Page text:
Funding for the consortium was made possible by an appropriation in the 2004 Omnibus Appropriation Bill recently approved by the U.S. Congress. President George W. Bush signed the bill on Jan. 23. Congressional delegation members in Nebraska and Wyoming secured the funds, with Nebraska receiving $250,000 and Wyoming $360,000. Additional funding will be sought by Kansas and South Dakota for consortium support in their states.
Reducing disparities in oral health
The consortium will use the funds to reduce disparities in oral health care in rural areas. The goal will be to attract more students from rural areas into the field of dentistry, by beginning recruitment in high school, ultimately exposing dental students to a rural practice during their schooling, providing incentives for choosing to practice in a rural area after graduation, and retaining dentists once they're practicing in rural communities.
Consortium officials say the plan is vital in order to educate and train more oral health providers who will address the current and future needs of the underserved in rural areas of the Great Plains. The UNMC College of Dentistry is a regional resource for the three Midwestern states that have no dental school.
Partnership yields health, economic benefits
"We are grateful to our congressional delegation members for working on our behalf to secure this critical funding that will have significant health and economic benefits," said Harold M. Maurer, M.D., chancellor of UNMC. "This partnership will address health disparities in rural areas and build a foundation to ensure good oral health. It also has the potential to serve as a national model."
John Reinhardt, D.D.S., dean of the UNMC College of Dentistry, said the partnership calls on the talent and resourcefulness of each state to address the looming shortage of dentists in the Great Plains/upper Midwest.
"State dental associations in this region predict more dentists will retire in this decade and in the next, than will enter the dental workforce," Dr. Reinhardt said. "This workforce crisis is already resulting in problems with access to dental care, especially among rural populations. The disparities caused by increasing patient need and declining dental workforce is predicted to worsen. The Great Plains states have an interest in solving this problem together.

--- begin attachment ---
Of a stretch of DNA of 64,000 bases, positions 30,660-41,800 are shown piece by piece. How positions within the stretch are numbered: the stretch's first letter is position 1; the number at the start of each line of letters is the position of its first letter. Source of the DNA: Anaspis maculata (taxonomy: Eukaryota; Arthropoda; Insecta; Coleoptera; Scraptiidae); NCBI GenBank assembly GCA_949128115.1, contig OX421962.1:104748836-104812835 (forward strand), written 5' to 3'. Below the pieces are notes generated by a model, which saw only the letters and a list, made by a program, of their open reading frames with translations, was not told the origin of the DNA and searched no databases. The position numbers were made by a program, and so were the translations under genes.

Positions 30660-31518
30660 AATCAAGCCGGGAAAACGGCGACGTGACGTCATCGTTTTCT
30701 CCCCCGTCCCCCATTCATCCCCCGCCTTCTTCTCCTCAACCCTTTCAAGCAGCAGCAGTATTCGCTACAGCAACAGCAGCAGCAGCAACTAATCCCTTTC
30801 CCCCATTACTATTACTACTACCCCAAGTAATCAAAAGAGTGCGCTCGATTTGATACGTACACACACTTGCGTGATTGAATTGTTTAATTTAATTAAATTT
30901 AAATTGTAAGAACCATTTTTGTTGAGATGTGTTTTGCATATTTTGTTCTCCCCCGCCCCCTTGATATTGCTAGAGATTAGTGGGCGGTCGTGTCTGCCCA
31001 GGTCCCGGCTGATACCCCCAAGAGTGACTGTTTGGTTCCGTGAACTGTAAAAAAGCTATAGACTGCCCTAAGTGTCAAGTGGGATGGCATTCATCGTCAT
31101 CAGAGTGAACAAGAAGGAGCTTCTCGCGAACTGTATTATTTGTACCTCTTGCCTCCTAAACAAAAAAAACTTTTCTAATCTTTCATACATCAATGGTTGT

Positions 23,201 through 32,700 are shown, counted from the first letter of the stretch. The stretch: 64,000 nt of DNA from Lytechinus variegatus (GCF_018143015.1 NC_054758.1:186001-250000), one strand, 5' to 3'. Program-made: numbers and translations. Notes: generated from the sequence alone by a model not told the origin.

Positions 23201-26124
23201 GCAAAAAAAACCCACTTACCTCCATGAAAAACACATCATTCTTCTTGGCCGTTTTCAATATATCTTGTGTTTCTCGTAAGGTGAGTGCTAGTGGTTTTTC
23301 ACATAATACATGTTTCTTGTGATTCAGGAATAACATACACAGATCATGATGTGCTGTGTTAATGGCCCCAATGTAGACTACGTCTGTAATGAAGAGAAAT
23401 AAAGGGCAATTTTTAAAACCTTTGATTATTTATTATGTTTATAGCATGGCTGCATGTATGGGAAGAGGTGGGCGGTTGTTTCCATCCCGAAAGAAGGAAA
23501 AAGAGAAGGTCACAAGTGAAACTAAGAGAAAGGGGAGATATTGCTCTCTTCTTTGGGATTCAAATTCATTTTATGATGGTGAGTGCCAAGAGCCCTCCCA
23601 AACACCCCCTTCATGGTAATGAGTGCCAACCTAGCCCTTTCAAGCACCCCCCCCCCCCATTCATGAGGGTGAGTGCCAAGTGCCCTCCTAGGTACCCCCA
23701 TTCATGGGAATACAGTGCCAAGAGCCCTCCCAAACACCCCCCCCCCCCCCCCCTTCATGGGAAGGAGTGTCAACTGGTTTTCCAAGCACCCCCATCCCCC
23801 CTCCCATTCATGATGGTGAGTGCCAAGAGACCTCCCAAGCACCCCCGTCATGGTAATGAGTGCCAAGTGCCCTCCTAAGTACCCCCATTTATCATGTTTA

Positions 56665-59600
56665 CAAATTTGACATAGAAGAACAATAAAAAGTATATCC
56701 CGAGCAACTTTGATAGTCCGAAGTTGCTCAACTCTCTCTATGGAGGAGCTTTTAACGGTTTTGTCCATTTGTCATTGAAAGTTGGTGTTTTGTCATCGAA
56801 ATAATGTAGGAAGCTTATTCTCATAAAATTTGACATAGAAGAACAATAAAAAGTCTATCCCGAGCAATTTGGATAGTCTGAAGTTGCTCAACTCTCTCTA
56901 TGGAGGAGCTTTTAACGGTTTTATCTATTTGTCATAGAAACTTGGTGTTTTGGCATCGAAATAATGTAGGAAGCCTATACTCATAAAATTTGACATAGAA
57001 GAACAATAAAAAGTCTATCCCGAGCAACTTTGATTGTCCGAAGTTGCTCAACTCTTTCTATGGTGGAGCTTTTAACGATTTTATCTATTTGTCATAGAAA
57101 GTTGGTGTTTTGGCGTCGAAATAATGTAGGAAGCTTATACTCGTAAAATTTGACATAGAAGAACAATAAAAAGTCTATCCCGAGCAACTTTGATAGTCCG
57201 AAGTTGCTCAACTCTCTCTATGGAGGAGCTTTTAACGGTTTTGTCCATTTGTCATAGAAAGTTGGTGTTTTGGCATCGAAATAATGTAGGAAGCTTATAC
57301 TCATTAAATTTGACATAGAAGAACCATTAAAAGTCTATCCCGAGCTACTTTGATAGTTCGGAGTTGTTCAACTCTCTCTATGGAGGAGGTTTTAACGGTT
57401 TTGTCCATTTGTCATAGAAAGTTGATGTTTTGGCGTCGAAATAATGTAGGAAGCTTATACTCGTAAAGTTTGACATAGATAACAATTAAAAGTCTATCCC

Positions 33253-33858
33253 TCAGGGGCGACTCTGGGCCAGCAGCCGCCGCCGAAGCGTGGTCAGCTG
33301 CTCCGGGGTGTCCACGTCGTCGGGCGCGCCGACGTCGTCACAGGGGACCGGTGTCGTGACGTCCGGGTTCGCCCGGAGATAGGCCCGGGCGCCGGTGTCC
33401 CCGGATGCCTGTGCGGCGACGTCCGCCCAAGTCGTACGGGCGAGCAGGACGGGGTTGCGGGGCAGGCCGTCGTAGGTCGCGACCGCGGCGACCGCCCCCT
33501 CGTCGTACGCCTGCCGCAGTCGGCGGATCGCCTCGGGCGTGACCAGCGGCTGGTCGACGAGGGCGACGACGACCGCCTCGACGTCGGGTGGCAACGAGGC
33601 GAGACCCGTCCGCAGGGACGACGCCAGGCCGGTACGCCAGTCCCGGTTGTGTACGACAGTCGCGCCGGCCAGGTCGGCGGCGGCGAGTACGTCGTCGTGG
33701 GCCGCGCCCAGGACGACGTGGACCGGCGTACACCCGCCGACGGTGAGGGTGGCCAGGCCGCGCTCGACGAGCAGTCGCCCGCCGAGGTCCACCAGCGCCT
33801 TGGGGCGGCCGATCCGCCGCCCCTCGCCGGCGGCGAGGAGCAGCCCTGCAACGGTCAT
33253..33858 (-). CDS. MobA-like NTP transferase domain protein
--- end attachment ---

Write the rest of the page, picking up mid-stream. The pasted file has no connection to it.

"This partnership is a great opportunity between the state dental associations and the university. It's a public/private solution to this problem. Our partnership will develop a pipeline of outstanding students who understand the challenges and opportunities of a career in dentistry and will learn the importance of giving back to the community and those less fortunate," Dr Reinhardt said.
"The regional network will allow local and state organizations to monitor the program's success in each state. It also will enhance coordination among the states to ensure the program's efficiency and success," he said.
Dental shortage areas
In Nebraska, 46 of 93 counties are considered dental shortage areas, and 16 counties are without a dentist, Dr. Reinhardt said. The dentist to population ratio is one dentist per 1,720 people -- close to the national average. However, the problem is distribution. Most dentists practice in Lincoln and Omaha.
Dr. Reinhardt said because of access problems in Nebraska, and in the three other states, many underserved populations go without oral health care or have to drive a great distance to get care. "That's not good for anyone, especially if they have to take off work and take a child out of school for the day, or have to drive more than 100 miles to take care of a dental emergency," he said.
Dentists not only play an important role in oral health care, they make significant contributions to the economic health of their states.
Partnership is "a model"
Nick Bouzis, D.D.S., president of the Wyoming Dental Association, said the consortium partnership is a model for how the country can recruit dentists to serve rural America.
"The partnership provides us with access to a world class dental education program for our students and future dentists," Dr. Bouzis said. "It holds potential for us to educate an adequate number of dentists to provide care to the citizens living in the rural and underserved areas of our state."
Of 23 large counties in Wyoming, one doesn't have a dentist and several other counties are in need of more dentists, Dr. Bouzis said.
Educating more students
The partnership also would increase the capacity to educate more students from consortium states. The UNMC College of Dentistry, which began more than 100 years ago, provides doctor of dental surgery programs for many states that don't have dental schools, including Wyoming, Kansas and South Dakota. Currently, about two-thirds of dental students at UNMC are Nebraskans and most of the remaining students hail from states with no dental schools, Dr. Reinhardt said. About 82 percent of the dentists in rural Nebraska are graduates of the college.
COD's reputation for excellence
The college has a long-standing reputation for excellence. For the past seven of 10 years, the UNMC class of incoming freshman had the highest grade point average among the 55 dental schools in the nation. For six consecutive years, UNMC dental students have scored among the top 10 schools in the nation on national board examinations that test their clinical knowledge and skills.